Tommy Tomlinson and his guitar

Tommy was born Gerald Delmar Tomlinson, October 28th, 1930 in Hampton, Arkansas. The Tomlinson farm was located just a few miles away from the Cash's farm between Kingsland and Tinsman, Arkansas. After the flood that destroyed the entire area many families had no other choice but to move out. The Cash family moved to Dyess, Arkansas and the Tomlinson's to Minden, Louisiana in 1940. Tommy was always intrigued by guitars and had made several as a young boy. He even constructed one from a bugs spray can. Some years later a guitar was purchased for Tommy's older brother Bill. When the war came around Bill enlisted in the Navy and the guitar was given to Tommy perhaps to keep him out of trouble.

A friend of Tommy's taught him how to play a few chords and by the age of fifteen he had his own band and was playing bar dances and social events. By Tommy's account he has stated that he has played with Hank Williams in the late 40's, early 50's, before joining the Marine Corp in February 24th, 1951. Young Tommy also played the Big D Jamboree, in Dallas, around 1950.

During Tommy's three year enlistment, Tommy saw action against the enemy in Korea. Receiving wounds in both legs in the winter of 1953 he still continued to serve his full three year enlistment, ultimately receiving an Honorable Discharge on February 24th, 1954. Immediately returning from the war, Tommy joined the Louisiana Hayride staff band. There he picked guitar for anybody needing a top notch guitarist. He played mostly for Werly Fairburn, Jim Reeves, Paul Howard and few others. On April 1956, he traveled to Dallas with James "Sonny" Trammel for Werly Fairburn's last "Columbia" session. Here they cut Werly's all time classic "Everybody's Rockin'" and Tommy delivered great work on his Gretsch. Well, I wanna rock a bop a be bop, gonna jump in my rockin' shoes!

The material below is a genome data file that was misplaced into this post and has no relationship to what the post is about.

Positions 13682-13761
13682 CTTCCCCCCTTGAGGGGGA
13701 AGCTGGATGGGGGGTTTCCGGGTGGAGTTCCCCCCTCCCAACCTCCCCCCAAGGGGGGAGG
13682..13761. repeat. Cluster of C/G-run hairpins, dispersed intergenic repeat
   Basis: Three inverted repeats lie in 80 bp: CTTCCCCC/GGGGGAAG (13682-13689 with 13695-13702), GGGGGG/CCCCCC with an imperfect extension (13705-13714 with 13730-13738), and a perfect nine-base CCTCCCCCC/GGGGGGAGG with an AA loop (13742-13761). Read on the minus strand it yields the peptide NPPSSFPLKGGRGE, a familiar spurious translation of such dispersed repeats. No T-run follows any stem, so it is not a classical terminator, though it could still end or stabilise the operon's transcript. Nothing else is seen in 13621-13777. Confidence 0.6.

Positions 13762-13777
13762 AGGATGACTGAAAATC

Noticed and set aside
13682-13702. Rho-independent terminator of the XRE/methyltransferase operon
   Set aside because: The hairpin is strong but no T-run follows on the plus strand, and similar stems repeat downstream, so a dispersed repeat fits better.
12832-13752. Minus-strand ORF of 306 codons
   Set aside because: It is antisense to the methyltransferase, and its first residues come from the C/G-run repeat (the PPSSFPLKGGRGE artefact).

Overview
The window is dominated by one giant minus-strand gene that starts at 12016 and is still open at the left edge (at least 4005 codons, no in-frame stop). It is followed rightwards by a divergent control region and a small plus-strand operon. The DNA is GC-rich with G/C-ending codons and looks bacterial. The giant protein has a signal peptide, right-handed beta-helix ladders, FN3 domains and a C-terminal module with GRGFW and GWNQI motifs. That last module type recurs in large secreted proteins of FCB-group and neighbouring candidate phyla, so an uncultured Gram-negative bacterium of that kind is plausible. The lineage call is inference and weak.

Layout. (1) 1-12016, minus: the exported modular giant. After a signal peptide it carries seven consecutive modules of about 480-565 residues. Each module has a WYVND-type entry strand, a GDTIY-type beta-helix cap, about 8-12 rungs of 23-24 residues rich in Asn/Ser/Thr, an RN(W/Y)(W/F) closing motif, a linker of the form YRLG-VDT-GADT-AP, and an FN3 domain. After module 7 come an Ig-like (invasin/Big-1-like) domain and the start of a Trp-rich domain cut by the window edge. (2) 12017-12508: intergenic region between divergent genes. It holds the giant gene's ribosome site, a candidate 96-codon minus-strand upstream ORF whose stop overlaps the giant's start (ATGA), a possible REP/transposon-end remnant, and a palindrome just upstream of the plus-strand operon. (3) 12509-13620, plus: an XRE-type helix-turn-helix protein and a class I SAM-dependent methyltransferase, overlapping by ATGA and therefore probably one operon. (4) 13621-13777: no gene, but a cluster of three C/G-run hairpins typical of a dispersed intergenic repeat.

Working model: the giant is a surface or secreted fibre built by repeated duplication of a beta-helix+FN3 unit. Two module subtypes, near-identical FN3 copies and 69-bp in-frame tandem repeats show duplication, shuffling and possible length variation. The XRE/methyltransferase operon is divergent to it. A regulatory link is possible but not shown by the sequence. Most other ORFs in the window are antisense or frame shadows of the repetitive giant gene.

At Shreveport's Municipal Auditorium he was introduced to the great Johnny Horton and, with Tillman Franks on bullfiddle bass, he become the nucleus of his touring band. That three-piece band developed such a full sound and worked like a well-oiled machine for years. Tommy started to record with Johnny on April 1957 cuttin' Claude King's "She Knows Why" in a great rockabilly style. Here came a perfect blend between Johnny's style of singing and Tommy's style of bring the strings to words. Together, they created one of the greatest sounds of rockabilly by recording jewels like "Lover's Rock" or "The Wild One" in 1957. Cut in 1957, Johnny's cover of "Honky Tonk Hardwood Floor", a song recorded for "Capitol" by Jess Willard, is pure rockabilly. Those great lyrics still fit perfectly when released in February 1958 and are a perfect follow up to "Honky Tonk Man". In 1959, they scored with "The Battle of New Orleans" and, in 1960, with "Sink The Bismarck" and "North to Alaska". While on tour with Johnny Cash, Tommy would spent countless hours teaching Luther Perkins how to perfect the rockabilly sound of the times. It probably helped a little to give birth to "Luther's Boogie" recorded for "Sun" by Johnny Cash. Of course, all those men also shared fishing parties and secrets about fish-hooks while on tour as they used to travel with them fishing equipment.